© Thomson Reuters 2020

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Richard Branson’s Virgin Orbit Reaches Space for the First Time With Its Air-Launched Rocket

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By Reuters | Updated: 18 January 2021

Billionaire Richard Branson’s Virgin Orbit reached space for the first time on Sunday with a successful test of its air-launched rocket, delivering ten NASA satellites to orbit and achieving a key milestone after aborting the rocket’s first test launch last year.

The Long Beach, California-based company’s LauncherOne rocket was dropped mid-air from the underside of a modified Boeing 747 nicknamed Cosmic Girl some 35,000 feet over the Pacific at 11:39am PT (1:09am IST) before lighting its NewtonThree engine to boost itself out of Earth’s atmosphere, demonstrating its first successful trek to space.

“According to telemetry, LauncherOne has reached orbit!” the company announced on Twitter during the test mission, dubbed Launch Demo 2. “In both a literal and figurative sense, this is miles beyond how far we reached in our first Launch Demo.”

Roughly two hours after its Cosmic Girl carrier craft took off from the Mojave Air and Space Port in southern California, the rocket, a 70-foot launcher tailored for carrying small satellites to space, successfully placed 10 tiny satellites in orbit for NASA, the company said on Twitter.

The rocket, a 70-foot launcher tailored for carrying small satellites to space, aimed to place 10 tiny satellites in orbit for NASA roughly two hours into the mission, though Virgin Orbit had not confirmed whether they were deployed as planned.

The successful test and clean payload deployment was a needed double-win for Virgin Orbit, which last year failed its attempt to reach space when LauncherOne’s main engine shut down prematurely moments after releasing from its carrier aircraft. The shortened mission generated key test data for the company, it said.

Sunday’s test also thrusts Virgin Orbit into an increasingly competitive commercial space race, offering a unique “air-launch” method of sending satellites to orbit alongside rivals such as Rocket Lab and Firefly Aerospace, which have designed small-launch systems to inject smaller satellites into orbit and meet growing demand.

Virgin executives say high-altitude launches allow satellites to be placed in their intended orbit more efficiently and also minimize weather-related cancellations compared to more traditional rockets launched vertically from a ground pad.

Virgin Orbit’s government services subsidiary VOX Space LLC is selling launches using the system to the US military, with a first mission slated for October under a $35 million (roughly Rs. 250 crores) US Space Force contract for three missions.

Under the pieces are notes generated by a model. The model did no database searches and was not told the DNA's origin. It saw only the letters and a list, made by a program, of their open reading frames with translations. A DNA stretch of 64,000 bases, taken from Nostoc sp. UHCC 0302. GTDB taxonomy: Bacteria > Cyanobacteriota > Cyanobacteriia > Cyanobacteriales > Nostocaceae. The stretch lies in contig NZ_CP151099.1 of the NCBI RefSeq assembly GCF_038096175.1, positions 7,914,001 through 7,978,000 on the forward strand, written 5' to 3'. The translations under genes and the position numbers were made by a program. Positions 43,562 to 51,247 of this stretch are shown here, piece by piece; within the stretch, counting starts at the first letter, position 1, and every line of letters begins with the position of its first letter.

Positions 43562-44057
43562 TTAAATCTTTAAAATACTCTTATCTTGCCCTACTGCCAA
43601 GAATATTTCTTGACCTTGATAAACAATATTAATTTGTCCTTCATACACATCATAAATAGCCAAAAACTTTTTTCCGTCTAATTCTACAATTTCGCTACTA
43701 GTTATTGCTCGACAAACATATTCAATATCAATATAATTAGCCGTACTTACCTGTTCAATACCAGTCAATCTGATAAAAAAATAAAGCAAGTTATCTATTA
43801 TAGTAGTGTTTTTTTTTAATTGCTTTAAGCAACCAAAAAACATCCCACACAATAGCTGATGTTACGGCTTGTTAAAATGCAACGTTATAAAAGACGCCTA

© Thomson Reuters 2020

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Jeff Bezos’ Blue Origin Aims to Fly First Space Passengers by April: Report

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By Reuters | Updated: 15 January 2021

Billionaire Jeff Bezos-owned space company Blue Origin aims to carry the first passengers on its New Shepard space vehicle as early as April, CNBC reported on Thursday, citing people familiar with the matter.

Blue Origin completed the fourteenth test flight of its New Shepard rocket booster and capsule on Thursday, marking one of the last remaining steps before the company flies its first crew to space, the report said.

Responding to a Reuters request for comment on the report, a company spokesperson said “this is rumour and speculative – not confirmed.”

The CNBC report said Blue Origin aims to launch the second test flight within six weeks, or by late February, and the first crewed flight six weeks after that, or by early April.

In December last year, Bezos said that Blue Origin will take the first woman to the moon’s surface.

“This (BE-7) is the engine that will take the first woman to the surface of the Moon,” Bezos said in a post on Instagram with a video of the engine test this week at NASA Marshall Space Flight Center in Huntsville, Alabama.

The BE-7 engine, which Blue Origin has been developing for years, has tallied 1,245 seconds of test-fire time and will power the company’s National Team Human Landing System lunar lander.

Blue Origin leads a “national team” as the prime contractor that it assembled in 2019 to help build its Blue Moon lander. That team includes Lockheed Martin, Northrop Grumman, and Draper.

Blue Origin has vied for lucrative government contracts in recent years and is competing with rival billionaire Elon Musk’s SpaceX and Dynetics, owned by Leidos Holdings, to win a contract to build NASA’s next human lunar landing system to ferry humans to the moon in the next decade.